Here is an image of the giant cardboard Gandhi sculpture in progress. So far I have finished the head and the hands. Translating this from the small pepakura files has been a bit challenging as the program does not scale up as large as I need – so I’ve been using an overhead projector (the one that the head in the pictures is mounted on) – projecting transparencies onto 4×8′ sheets of cardboard, then using a band saw and matt knife to cut out the shapes. A hot glue gun is being used to attach all the pieces together. So far the results are amazing – I think this is going to be a very interesting interpretation of my Second Life avatar.

Over the past month I have begun to work on a number of projects as both artifacts and documents of the Salt March reenactment. As a 2008 Commissioned Resident Artist here at Eyebeam, part of the residency is a two person show here at Eyebeam that opens on June 21st, 2008. I will be featuring a number of new works in this exhibition, including the creation of a large scale, perhaps 15-20′ tall Gandhi statue created from the 3-D model of my MGandhi avatar as extracted from Second Life. The image above left shows my Gandhi figure after some basic processing in Blender (a great, free, open source 3-D modeling program). We then imported the object file into another program called Pepakura Designer, which is a wonderful software application from Japan (free to play with, $35 to use fully). Pepakura takes any 3-D file and unfolds it to create a flattened version that one prints out and assembles – something between working with paper dolls and building a model airplane. Take a look at their site, particularly the Gallery to see some amazing things made by the users of this program. Also note this link for a gallery page of “papercraft” work.

My plan is to translate the Pepakura information to large sheets of cardboard to assemble a large, monumental papercraft version of my Gandhi avatar. The image above right is my first test with the Gandhi model, printed on standard 8.5X11″ paper and assembled using an x-acto knife and tacky glue.  The final version will have likely double the number of polygons used for this prototype in order to allow for further detail.  This is the tricky part of translating the complex Second Life 3-D model to Pepakura as without first lowering the polygon count of the model we had several thousands of polygons to make the figure.  At this time finding a balance between effectively representing the figure and having the lowest possible number of polygons to allow for the successful physical completion of this piece with the material at hand and in the short time frame before the show.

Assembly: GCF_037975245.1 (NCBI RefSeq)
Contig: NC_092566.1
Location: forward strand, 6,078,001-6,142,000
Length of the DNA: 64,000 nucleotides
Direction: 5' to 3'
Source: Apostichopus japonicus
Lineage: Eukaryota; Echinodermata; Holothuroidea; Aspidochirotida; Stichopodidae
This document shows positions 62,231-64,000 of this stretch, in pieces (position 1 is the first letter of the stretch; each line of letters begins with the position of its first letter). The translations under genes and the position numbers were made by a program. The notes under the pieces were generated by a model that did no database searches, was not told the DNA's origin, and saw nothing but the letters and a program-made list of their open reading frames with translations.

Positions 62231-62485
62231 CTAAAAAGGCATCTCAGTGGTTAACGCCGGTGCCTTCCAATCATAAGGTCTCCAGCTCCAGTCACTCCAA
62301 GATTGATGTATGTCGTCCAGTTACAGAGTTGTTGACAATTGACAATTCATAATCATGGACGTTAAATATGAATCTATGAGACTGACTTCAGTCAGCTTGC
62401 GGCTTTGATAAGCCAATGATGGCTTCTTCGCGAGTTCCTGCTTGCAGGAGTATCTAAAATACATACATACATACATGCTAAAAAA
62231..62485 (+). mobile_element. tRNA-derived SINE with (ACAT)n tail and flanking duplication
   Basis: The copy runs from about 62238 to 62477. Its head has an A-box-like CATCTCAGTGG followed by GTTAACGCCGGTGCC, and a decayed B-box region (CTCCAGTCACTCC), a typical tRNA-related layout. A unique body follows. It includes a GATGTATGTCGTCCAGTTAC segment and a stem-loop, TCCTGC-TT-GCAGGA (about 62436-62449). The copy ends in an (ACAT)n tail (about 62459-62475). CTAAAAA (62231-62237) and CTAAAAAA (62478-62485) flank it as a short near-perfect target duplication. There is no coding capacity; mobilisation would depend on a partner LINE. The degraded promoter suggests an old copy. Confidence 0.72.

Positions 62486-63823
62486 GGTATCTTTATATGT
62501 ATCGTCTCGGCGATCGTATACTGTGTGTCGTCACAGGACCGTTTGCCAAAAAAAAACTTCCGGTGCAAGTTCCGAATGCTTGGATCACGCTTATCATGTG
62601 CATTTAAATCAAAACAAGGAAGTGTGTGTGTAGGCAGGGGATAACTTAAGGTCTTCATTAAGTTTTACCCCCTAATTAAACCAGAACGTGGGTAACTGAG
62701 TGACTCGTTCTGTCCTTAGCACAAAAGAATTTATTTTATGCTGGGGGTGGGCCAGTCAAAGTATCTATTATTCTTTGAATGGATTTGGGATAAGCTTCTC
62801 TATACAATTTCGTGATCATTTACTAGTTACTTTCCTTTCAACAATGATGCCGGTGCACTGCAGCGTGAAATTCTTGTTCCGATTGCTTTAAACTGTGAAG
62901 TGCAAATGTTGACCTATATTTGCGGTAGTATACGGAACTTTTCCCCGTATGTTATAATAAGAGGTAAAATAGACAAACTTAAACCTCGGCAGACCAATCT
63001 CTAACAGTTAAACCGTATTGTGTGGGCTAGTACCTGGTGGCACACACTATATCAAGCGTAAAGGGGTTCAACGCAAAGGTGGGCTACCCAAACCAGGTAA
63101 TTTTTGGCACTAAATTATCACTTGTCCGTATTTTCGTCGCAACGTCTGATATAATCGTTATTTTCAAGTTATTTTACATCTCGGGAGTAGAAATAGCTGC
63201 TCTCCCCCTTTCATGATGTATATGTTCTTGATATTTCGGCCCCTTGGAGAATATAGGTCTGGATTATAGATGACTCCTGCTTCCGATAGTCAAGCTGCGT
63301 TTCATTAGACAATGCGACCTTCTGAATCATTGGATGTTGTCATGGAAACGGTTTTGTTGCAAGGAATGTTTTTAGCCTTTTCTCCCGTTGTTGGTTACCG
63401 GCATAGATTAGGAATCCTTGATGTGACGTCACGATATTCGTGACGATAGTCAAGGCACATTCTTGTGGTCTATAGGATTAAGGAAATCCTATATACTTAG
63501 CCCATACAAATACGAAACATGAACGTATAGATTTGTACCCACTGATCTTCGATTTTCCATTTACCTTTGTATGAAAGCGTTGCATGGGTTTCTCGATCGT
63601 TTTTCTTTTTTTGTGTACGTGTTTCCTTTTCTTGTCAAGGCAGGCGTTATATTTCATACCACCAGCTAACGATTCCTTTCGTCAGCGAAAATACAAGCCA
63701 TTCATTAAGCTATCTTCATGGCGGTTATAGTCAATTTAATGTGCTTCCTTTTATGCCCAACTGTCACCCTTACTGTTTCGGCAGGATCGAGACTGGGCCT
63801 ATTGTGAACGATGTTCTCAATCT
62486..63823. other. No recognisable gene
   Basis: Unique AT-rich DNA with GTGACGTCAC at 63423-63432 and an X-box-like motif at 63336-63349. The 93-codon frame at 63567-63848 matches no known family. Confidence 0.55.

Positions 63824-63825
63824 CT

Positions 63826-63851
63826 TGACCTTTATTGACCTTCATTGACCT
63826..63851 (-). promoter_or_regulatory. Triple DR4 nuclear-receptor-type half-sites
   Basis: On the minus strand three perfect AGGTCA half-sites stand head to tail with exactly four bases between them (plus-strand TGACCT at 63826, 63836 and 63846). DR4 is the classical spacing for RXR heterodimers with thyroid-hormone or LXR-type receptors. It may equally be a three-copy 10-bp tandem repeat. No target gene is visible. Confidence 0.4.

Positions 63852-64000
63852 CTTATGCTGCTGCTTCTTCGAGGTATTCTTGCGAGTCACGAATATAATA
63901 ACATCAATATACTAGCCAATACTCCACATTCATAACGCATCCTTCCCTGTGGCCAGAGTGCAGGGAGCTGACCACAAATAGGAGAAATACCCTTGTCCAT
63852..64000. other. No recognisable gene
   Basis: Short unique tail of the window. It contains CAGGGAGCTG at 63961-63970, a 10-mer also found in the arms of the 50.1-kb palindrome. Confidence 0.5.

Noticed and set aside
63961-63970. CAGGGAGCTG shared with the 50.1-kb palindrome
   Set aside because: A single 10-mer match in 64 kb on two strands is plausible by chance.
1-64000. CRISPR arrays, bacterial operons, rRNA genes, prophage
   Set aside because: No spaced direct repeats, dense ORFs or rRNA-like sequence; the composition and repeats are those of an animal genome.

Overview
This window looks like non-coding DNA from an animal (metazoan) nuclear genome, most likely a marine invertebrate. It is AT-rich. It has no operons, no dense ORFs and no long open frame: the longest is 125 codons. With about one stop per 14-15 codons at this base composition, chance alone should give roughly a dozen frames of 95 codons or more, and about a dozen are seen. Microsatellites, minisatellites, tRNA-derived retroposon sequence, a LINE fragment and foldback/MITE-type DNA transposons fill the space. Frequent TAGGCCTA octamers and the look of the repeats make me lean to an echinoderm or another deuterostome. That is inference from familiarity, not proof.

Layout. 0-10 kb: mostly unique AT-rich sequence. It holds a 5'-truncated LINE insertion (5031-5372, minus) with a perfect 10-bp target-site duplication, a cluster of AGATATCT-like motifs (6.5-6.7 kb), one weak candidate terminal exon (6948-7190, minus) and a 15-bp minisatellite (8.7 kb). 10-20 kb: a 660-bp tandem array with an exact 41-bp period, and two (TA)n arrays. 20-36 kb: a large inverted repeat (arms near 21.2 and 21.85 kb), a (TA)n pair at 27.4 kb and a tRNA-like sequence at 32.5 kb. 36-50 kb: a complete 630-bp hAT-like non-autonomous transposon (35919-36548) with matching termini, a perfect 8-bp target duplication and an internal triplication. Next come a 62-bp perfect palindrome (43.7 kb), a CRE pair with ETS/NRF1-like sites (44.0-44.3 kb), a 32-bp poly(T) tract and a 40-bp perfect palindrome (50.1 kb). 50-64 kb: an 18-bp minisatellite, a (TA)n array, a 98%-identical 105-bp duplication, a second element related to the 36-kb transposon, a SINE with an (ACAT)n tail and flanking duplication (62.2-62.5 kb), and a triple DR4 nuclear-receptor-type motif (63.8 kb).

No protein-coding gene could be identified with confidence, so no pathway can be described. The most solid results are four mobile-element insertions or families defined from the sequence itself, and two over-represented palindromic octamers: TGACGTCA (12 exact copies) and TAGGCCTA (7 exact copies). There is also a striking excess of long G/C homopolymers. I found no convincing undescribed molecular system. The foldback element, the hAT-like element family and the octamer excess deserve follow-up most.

Very excited about this work and others that I will be creating for my final showing opportunity here at Eyebeam. More details on other works soon.

Long delayed in writing about my experience on April 6th, 2008, walking in a march in “real life” sponsored by the NYC based “Satya Graha Forum”. The march was the inaugural event of a month of activities surrounding the production of “The Satyagraha”, the Phillip Glass opera from 1977 that was being revived by The Metropolitan Opera here in New York. The march involved starting at any one of four gathering points, walking a few miles and circling Union Square Park with all four groups converging on the Gandhi statue at the Soutwest corner of the park for a rally and speeches.

Keep in mind this was the day after completing the 240 miles of the reenactment in Second Life and on the treadmill – I was tired! All the same, it was quite an amazing experience to break out of my daily regimen of walking at Eyebeam (indoors), sleeping, getting up the next day and walking again. I made my way to Houston and 2nd avenue to gather with my fellow marchers. I immediately found myself feeling very self-conscious and shy in only the way that gathering with a group of complete strangers can do to me. Oddly, this was the complete opposite of my behavior and demeanor within Second Life during the course of the reenactment where I was completely at ease in approaching others in the online space to chat and invite them to be my “friends” and perhaps join me in walking.